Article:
A measure designed to overhaul school funding in Illinois cleared the state Senate by a 31-21 vote Tuesday.
The legislation, proposed by state Sen. Andy Manar (D-Bunker Hill), places greater focus on the needs of school districts.
"Our system today in the state is broken. It is rotten. It is not based on any level of equity," Manar stated, reported Reuters.
The lawmaker described the legislation as an important anti-poverty measure, adding that the bill "will attack poverty in the classroom."
The bill still requires approval from the House, where lawmakers are also crafting school funding reform legislation.
Some GOP lawmakers are calling Manar's bill a "bailout" for the Chicago Public Schools, as it would reportedly provide $205 million for Chicago teachers' pension costs and $175 million more in school funding to the cash-strapped district. Currently, the state does not pick up the tab for teacher pensions in Chicago.
State Republicans say Manar's plan will result in 56 percent of downstate districts losing school funding.
"Downstate taxpayers should not be forced to bailout Chicago, and Downstate school children deserve more than to be used as political pawns," reads a statement from the Illinois Republican Party. "It's time for a clean, fully-funded education bill to be voted on in both chambers."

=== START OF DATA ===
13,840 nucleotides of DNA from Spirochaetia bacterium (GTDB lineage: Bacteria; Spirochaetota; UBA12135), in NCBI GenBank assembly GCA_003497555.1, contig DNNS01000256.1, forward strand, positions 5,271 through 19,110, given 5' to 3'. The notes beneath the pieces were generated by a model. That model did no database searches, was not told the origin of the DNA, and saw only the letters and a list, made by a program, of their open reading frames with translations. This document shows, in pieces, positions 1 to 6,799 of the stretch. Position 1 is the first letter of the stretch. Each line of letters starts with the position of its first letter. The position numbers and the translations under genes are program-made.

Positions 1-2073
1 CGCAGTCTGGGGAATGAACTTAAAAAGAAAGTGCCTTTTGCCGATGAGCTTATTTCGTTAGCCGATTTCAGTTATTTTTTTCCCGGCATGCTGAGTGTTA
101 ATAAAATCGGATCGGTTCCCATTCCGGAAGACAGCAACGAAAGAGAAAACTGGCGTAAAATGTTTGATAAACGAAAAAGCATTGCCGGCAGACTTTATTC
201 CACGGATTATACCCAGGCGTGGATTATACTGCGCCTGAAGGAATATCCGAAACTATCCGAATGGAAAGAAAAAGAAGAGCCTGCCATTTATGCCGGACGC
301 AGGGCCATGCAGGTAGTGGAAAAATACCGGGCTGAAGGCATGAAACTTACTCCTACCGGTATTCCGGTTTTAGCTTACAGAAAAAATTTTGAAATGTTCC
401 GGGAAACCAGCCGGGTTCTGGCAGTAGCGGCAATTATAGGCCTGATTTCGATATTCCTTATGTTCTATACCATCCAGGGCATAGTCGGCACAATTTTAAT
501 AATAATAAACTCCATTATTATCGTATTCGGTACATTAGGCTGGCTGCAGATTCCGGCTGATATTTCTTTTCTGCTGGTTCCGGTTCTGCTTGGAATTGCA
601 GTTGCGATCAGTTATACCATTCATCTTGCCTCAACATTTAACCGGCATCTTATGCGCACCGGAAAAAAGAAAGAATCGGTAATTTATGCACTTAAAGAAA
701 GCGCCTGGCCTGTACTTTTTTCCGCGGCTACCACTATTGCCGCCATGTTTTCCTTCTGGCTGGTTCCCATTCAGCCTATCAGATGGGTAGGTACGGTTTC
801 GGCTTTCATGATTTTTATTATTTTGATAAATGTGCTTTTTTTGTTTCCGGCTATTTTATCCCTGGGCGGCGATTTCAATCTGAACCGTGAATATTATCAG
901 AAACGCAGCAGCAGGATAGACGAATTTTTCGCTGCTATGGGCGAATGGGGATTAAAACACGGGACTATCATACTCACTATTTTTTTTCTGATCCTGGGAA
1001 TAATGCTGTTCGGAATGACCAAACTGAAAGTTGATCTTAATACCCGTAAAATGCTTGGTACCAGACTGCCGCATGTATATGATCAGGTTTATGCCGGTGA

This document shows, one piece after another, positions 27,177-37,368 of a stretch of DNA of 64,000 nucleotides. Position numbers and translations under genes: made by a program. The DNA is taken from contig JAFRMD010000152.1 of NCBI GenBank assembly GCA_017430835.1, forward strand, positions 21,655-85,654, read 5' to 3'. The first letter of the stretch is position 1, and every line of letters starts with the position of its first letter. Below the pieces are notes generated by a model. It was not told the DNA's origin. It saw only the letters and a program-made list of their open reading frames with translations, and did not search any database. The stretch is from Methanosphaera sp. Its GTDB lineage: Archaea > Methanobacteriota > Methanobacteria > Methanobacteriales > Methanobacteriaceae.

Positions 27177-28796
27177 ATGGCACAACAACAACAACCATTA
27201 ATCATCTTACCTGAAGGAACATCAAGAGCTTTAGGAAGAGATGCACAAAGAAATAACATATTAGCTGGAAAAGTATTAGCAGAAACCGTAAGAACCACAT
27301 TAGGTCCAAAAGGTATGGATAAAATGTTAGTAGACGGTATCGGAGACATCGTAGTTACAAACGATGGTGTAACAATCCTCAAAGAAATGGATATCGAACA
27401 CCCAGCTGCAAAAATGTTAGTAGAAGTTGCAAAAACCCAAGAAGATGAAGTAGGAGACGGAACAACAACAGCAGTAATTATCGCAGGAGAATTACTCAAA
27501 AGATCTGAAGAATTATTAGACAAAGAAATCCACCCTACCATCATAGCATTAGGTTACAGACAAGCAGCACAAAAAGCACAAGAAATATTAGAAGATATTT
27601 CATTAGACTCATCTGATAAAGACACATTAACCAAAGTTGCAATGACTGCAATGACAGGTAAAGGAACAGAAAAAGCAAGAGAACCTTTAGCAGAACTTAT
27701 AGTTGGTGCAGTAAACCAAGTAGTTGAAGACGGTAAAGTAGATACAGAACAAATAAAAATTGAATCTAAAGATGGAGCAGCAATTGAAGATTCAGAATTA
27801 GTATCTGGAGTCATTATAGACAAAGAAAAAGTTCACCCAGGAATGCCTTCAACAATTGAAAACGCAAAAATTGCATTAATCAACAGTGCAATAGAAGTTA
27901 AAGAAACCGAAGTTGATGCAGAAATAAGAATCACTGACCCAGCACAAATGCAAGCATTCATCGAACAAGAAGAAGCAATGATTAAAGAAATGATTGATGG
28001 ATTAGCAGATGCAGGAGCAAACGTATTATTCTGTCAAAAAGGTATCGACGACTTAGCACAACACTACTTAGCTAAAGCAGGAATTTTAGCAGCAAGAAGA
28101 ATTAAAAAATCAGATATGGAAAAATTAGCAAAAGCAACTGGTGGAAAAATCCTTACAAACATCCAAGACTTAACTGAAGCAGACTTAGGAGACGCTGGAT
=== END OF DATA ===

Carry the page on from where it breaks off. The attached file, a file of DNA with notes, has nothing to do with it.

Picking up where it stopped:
Manar maintains that the existing school funding mechanism results in CPS being "underfunded. Plain and simple."
Illinois public school superintendents, meanwhile, are urging lawmakers to adopt a state budget to avoid potential layoffs and ensure schools will stay open. Among those speaking out is the interim superintendent at Rockridge Community Unit School District 300, Jack Bambrick. He said the district, located in Taylor Ridge, could operate for 134 days by using its reserves if there is no state budget in the new fiscal year, which starts in July.
"That's not a full school year. We can open our doors next year," Bambrick said, reported the AP.
He added: "I don't know how long we'll be able to stay open. That's not a threat."
The Peoria School District 250 is also warning that extracurricular activities could get cut if a budget plan is not passed. The school district has a $7.6 million shortfall and could begin the 2016-2017 academic year with a cumulative $9.7 million deficit when all four operating funds are considered.
"We'll have plenty of money to start school," the district's Comptroller Mike McKenzie said at Monday's board meeting. "But if we don't get our first General State Aid payments, we're going to have to seriously talk about whether we should have fall extracurriculars."
The district is holding a hearing on its amended budget on June 13. The budget calls for the loss of 15 teacher aides, three teachers, six administrative positions (primarily assistant principals), and reduced standarized testing and technology expenses, among other cuts.